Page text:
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Understanding peace through religion

Last updated February 10, 2015

By News administrator

Savita Nair (left), Don Aiesi and Helen Lee Turner discuss religions. (photo by Melanie Brannon)

Savita Nair (left), Don Aiesi and Helen Lee Turner discuss religions. (photo by Melanie Brannon)

What do the Hopi Indians, Irish Catholics and Indian Sikhs have in common?

They were all discussed during a February 3 lecture titled “The Role of Religion in Peacemaking” that featured three professors from the Religion, Political Science, and Asian Studies departments. The professors explored three different groups/areas: Hopi Native Americans of the Southwest, the diverse South Asian continent, and the conflicting Catholics of Northern Ireland and Irish Protestants.

The audience of about 100 Furman students and Greenville community members listened attentively to the circumstances surrounding each situation. Don Aiesi, Ph.D., professor of political science, discussed the tensions between Protestants and Catholics in Ireland and Northern Ireland.

“The divide is so complete,” he said, citing examples from the research he did with students during a 2013 May X. “It has gotten to the point where religion is losing its force in Ireland.” The May X group found that there was little support from Ireland to be united with Northern Ireland. He described the walls separating the Protestant side of the town from the Catholic side, the regiously segregated schools and the lack of interaction between the two faiths.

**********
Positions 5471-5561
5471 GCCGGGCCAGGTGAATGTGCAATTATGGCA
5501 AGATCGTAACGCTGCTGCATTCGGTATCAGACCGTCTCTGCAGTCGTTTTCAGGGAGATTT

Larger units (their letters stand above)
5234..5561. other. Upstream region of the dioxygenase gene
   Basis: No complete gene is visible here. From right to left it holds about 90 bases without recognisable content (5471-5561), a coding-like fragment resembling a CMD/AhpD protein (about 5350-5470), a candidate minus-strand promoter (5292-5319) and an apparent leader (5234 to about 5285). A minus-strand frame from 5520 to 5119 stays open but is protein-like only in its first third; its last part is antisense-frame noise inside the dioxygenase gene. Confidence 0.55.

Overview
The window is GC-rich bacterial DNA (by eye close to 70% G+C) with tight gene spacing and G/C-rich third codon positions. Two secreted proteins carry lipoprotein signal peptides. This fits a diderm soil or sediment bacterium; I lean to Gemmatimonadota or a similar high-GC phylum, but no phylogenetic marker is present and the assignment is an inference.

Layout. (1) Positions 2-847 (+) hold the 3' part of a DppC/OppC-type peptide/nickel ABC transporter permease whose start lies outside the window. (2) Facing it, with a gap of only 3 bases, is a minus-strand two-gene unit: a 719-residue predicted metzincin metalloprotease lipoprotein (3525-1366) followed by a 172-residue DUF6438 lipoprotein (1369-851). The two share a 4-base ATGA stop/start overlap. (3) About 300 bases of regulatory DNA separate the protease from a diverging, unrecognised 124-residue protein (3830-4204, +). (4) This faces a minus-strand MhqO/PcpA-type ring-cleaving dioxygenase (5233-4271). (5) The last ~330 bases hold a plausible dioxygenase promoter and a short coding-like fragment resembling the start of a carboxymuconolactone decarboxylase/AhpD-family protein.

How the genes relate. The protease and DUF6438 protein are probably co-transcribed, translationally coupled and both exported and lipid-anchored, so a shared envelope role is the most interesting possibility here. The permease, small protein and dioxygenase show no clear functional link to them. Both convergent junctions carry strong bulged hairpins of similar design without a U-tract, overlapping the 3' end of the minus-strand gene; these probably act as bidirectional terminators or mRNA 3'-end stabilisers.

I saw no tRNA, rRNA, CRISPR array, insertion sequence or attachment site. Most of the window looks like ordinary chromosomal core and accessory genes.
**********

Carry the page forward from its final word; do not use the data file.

However, not all religious groups have a deep divide. Savita Nair, Ph.D., associate professor of Asian Studies, mentioned that in India, the national calendar includes Hindu, Muslim, Christian, Sikh, and many other religious groups’ holidays. The country is composed of various religious backgrounds.

While peace was mentioned in some form for all of the groups, no religious group seemed to be more peaceful than the Hopi tribe of the American Southwest. Helen Lee Turner, Ph.D., of the religion department described their judicial system as being based on Navajo views and focused on how to restore a community after crime. The Hopi tribe even refers to this court as a “peacemaking court”.

Each of the professors emphasized the fundamental importance of “knowing and understanding your religion”. By doing such, we can come to understand the importance of respect and the responsibility we have as members of the religious community. This is the most fundamental way of enabling religion as a peacemaker in society.

The event was sponsored by Greenville’s Interfaith Forum which seeks to educate about religious communities as well as promote respect and understanding. More information is available on their website.

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